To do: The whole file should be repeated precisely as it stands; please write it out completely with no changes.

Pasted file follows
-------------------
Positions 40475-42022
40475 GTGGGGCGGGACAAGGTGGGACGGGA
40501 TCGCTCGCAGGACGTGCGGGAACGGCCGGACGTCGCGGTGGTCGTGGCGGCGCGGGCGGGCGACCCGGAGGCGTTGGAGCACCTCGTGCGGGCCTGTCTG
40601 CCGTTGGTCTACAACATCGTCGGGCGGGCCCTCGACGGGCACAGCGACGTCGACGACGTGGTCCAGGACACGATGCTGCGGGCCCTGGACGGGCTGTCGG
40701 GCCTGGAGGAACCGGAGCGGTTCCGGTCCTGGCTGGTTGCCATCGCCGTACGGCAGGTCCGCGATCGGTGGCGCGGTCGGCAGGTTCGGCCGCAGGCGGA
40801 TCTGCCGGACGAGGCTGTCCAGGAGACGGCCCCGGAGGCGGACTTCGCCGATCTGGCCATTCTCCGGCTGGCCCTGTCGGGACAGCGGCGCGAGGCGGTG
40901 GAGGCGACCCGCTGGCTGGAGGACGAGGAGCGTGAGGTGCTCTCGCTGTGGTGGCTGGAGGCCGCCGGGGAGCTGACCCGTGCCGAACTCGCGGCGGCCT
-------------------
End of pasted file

Positions 40475-42022
40475 GTGGGGCGGGACAAGGTGGGACGGGA
40501 TCGCTCGCAGGACGTGCGGGAACGGCCGGACGTCGCGGTGGTCGTGGCGGCGCGGGCGGGCGACCCGGAGGCGTTGGAGCACCTCGTGCGGGCCTGTCTG
40601 CCGTTGGTCTACAACATCGTCGGGCGGGCCCTCGACGGGCACAGCGACGTCGACGACGTGGTCCAGGACACGATGCTGCGGGCCCTGGACGGGCTGTCGG
40701 GCCTGGAGGAACCGGAGCGGTTCCGGTCCTGGCTGGTTGCCATCGCCGTACGGCAGGTCCGCGATCGGTGGCGCGGTCGGCAGGTTCGGCCGCAGGCGGA
40801 TCTGCCGGACGAGGCTGTCCAGGAGACGGCCCCGGAGGCGGACTTCGCCGATCTGGCCATTCTCCGGCTGGCCCTGTCGGGACAGCGGCGCGAGGCGGTG
40901 GAGGCGACCCGCTGGCTGGAGGACGAGGAGCGTGAGGTGCTCTCGCTGTGGTGGCTGGAGGCCGCCGGGGAGCTGACCCGTGCCGAACTCGCGGCGGCCT